• We leverage relationships with society's most visible personalities to create new programs that help children and animals, and expand understanding of the human-animal bond.

Our Programs

No Animals Were Harmed® Certification Program

back-to-future-setAmerican Humane Association monitors animals in filmed media and holds the exclusive right to award its "No Animals Were Harmed"® end-credit certification to productions that meet its rigorous standard of care for animal actors. American Humane Association works with production personnel and trainers in the pre-production planning stage, monitors the animals on set during production, and enforces American Humane Association's Guidelines for the Safe Use of Animals in Filmed Media. It also investigates allegations of mistreatment and cruelty and sanctions productions that do not meet its standards of humane animal treatment. American Humane Association currently monitors 70 percent of known animal action in film and television productions. This amounts to approximately 2,000 productions annually, where Certified Animal Safety Representatives™ combine animal welfare and behavioral expertise to care for animal actors and protect their interests.


American Humane Association's Hero Dog Awards™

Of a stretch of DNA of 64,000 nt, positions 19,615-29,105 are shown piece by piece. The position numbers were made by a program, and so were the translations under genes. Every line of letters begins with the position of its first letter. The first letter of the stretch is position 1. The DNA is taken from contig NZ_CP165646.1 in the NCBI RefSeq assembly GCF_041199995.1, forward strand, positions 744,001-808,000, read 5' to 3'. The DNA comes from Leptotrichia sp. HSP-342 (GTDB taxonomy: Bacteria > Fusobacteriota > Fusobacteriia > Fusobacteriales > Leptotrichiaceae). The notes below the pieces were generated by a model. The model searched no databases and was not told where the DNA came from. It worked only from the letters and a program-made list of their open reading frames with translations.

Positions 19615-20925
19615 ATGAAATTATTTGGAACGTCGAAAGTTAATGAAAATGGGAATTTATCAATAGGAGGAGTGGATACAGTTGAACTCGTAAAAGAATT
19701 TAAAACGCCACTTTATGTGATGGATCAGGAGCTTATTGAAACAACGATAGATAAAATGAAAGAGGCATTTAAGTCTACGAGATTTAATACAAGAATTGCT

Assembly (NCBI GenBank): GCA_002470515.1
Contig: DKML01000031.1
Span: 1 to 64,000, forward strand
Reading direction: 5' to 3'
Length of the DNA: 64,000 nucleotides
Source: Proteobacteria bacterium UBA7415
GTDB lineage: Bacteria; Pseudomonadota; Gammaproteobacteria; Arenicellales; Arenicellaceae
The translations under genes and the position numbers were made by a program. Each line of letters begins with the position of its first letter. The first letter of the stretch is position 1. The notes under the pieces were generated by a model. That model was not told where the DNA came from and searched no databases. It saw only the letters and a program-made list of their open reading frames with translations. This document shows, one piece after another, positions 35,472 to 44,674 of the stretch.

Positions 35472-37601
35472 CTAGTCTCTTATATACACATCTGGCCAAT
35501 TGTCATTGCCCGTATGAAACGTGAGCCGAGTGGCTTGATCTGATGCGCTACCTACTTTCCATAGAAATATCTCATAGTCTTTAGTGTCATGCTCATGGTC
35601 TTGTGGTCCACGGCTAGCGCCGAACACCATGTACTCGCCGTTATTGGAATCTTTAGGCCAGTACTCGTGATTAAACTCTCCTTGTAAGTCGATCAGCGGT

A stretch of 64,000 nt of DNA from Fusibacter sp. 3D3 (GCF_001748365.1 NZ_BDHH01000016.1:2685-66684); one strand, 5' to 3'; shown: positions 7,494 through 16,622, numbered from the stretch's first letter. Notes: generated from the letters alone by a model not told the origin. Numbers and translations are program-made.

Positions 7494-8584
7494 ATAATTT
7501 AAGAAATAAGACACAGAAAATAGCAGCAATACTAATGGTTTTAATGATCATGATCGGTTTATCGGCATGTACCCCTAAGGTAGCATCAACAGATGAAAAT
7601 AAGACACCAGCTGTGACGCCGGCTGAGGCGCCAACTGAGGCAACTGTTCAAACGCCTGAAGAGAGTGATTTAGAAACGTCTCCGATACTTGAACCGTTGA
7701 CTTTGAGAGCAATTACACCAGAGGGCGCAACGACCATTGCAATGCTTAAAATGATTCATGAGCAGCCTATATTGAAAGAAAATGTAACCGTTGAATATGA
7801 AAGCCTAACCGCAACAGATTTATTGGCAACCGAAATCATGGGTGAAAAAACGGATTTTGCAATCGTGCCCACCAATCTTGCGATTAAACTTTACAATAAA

red-star-puppiesAmerican Humane Association's Hero Dog Awards were created to advance society's understanding of the powerful relationship between dogs and people. Each year they conduct a nationwide search to find hero dogs in eight categories: Law Enforcement and Arson Dogs; Service Dogs; Therapy Dogs; Military Dogs; Guide Dogs; Search and Rescue Dogs; Hearing Dogs; and Emerging Hero Dogs. For the inaugural event in November, 2011, eight finalists walked the red carpet and took center stage at a star-studded black tie gala at the famed Beverly Hilton Hotel in Los Angeles, California to accept their category "Hero Dog" award. Selected by popular vote and a celebrity judging panel, one dog is named the overall winning "American Hero Dog." The first American Humane Association Hero Dog Awards were captured in a live-to-tape production by Emmy® Award winning MRB Productions and aired on Hallmark Channel and Hallmark Movie Channel. The annual event is a unique celebration of heroes at both ends of the leash, dogs and the people who love them. You can learn more about "Ordinary dogs who do extraordinary things" at www.herodogawards.org.


Celebrity Supporters

girl-kittenWorking with American Humane Association, many celebrities offer their voices and high-profile statuses to champion the causes of the voiceless. American Humane Association has a team of National Ambassadors, celebrity judges, and supporters that includes Whoopi Goldberg, Betty White, Victoria Stilwell, Candy Spelling, Megyn Price, Ashley Rhodes-Courter, top chef Fabio Viviani, Orlando Brown, Stacie Turner, the band Stealing Angels, Steve Dale, Tinsley Mortimer, and National Spokesdogs Rin Tin Tin and Princess Zelda. Actress Pippa Black and CBS Correspondent Debbye Turner Bell have also supported American Humane Association.